12th December 1913 (Friday)

BORN TODAY: in Battersea, South London – David Gommon, British painter.


World Affairs: Menelik II, the Emperor of Ethiopia and “the first black African king in modern history to engage in slavery of white European (Italian) war captives held as slaves”, dies, aged 69 years.


Accidents and disasters: In Manly, Iowa – eight miles north of Mason City – a fire threatens to destroy the entire town before it is brought under control by firemen rushed in on a special train for Mason city.


Science and technology: In Chicago, Vol 3, issue 12 of the “Electric Vehicles Magazine” features on its cover the Ohio Electric Motor Car Company’s Brougham Model.


Infamous Crimes: In the second of three “Brides in the Bath murders”, George Smith’s new (second) wife, Alice Burnham, is found dead in her bath.


11th March 1913 (Tuesday)

BORN TODAY, in Schrimm, Posen (then in Germany – now Srem, Poznan, in Poland) – Wolf-Dietrich Wilcke, World War 2 fighter ace, shot down and killed in May 1944 after being credited with shooting down 162 enemy aircraft, 137 of which were on the Eastern Front.

World Affairs: Under the “Anglo-German Agreement of 11th March 1913”, these two countries agree the frontiers of Cameroon and Nigeria (the boundary was still in dispute in October 2002).

News reaches Australia, via London, that the empress Taitu, consort and widow of the Emperor  Menelek of Abyssinia (Ethiopia), aged 69, has been released after being interned in the imperial palace for three years. The “Barrier Miner” of Broken Hill, NSW, describes her as having “married Menelek in 1883. She was a princess of Tigre and had already been married four times previously…a woman of great influence”.

Music and entertainment: Luigi Russolo publishes “The Art of Noises” an avant garde exploration of electronic music.

27th February 1913 (Thursday)

BORN TODAY, at Bieliny in South Central Poland – Kazimierz Sabbat, President of the Polish Government in Exile (based in London) from 1986 to 1989. He died in London, aged 76, in 1989 – on the same day that the Parliament in Poland elected its first President since the 1950s (Wojciech Jaruzelski, who would be replaced in 1990 by Lech Walesa of the Polish second republic).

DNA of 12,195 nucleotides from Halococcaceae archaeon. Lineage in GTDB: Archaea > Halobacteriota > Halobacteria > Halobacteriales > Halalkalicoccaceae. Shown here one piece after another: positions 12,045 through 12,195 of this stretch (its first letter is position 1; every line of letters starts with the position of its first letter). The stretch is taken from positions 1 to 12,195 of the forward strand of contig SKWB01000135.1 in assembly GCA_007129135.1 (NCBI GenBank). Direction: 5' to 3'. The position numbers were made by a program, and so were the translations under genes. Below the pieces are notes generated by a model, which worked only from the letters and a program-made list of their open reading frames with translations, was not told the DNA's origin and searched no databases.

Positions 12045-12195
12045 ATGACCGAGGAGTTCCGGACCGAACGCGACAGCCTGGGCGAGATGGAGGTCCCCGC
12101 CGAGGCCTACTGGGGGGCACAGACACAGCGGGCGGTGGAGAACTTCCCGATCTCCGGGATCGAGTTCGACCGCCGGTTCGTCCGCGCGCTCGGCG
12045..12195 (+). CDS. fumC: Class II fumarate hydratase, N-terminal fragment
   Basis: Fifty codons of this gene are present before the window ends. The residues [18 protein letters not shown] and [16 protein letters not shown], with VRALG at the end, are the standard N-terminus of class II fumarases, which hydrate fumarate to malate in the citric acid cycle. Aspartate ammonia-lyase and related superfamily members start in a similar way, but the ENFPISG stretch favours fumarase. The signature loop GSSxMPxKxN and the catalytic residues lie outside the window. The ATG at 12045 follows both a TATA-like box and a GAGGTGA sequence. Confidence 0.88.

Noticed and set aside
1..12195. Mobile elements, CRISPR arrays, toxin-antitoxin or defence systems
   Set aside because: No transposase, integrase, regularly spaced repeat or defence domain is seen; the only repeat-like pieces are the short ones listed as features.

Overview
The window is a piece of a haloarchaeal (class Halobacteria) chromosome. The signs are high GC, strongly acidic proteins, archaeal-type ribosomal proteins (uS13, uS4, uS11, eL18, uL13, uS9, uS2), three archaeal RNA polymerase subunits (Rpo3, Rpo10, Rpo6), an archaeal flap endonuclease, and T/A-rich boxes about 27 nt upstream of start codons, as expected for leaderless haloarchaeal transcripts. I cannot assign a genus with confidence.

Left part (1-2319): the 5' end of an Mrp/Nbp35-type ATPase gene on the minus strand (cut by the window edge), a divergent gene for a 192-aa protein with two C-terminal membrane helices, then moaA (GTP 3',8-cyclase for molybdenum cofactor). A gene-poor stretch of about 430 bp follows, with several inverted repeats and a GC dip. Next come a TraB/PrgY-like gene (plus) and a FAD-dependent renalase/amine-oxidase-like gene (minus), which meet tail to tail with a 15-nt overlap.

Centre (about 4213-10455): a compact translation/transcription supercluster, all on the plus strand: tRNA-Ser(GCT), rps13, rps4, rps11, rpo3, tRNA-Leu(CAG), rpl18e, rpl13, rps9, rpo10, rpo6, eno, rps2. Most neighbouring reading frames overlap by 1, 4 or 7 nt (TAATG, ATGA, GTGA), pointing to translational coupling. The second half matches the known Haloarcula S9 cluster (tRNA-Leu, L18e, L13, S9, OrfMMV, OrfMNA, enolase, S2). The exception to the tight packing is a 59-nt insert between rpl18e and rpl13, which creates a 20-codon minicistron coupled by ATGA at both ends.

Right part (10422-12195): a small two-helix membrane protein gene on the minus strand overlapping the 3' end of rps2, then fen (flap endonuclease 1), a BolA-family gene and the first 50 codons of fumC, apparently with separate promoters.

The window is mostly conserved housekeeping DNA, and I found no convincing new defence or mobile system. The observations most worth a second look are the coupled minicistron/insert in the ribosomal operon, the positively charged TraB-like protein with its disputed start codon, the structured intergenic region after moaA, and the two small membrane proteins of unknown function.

World Affairs: The Albanian Congress of Trieste convenes in Trieste, Austria- Hungary (now part of Italy). The objectives of the congress include the preparation of a request for Albania to be formally recognized as independent by the Great Powers, the delineation of its borders, and a treaty of friendship with neighboring Aromanian (Vlach) populations.

Natural disasters:  Ethiopia experiences the Asmara earthquake, a strong seismic event felt as far away as Kassala in Eastern Sudan.

Society & culture: In London, the first edition of the journal “Muslim India and the Islamic Review” is published. It will change its name to “The Islamic Review and Muslim India” in 1914 and to simply “The Islamic Review” in 1921.

Empire: In Windhoek, in the German Protectorate of German South West Africa (now Namibia), John Ludwig – pioneer tobacco farmer – dies and becomes (on 1st March) the first person to be buried in the Klein Windhoek cemetery. He is considered by many to be the founder of Klein Windhoek.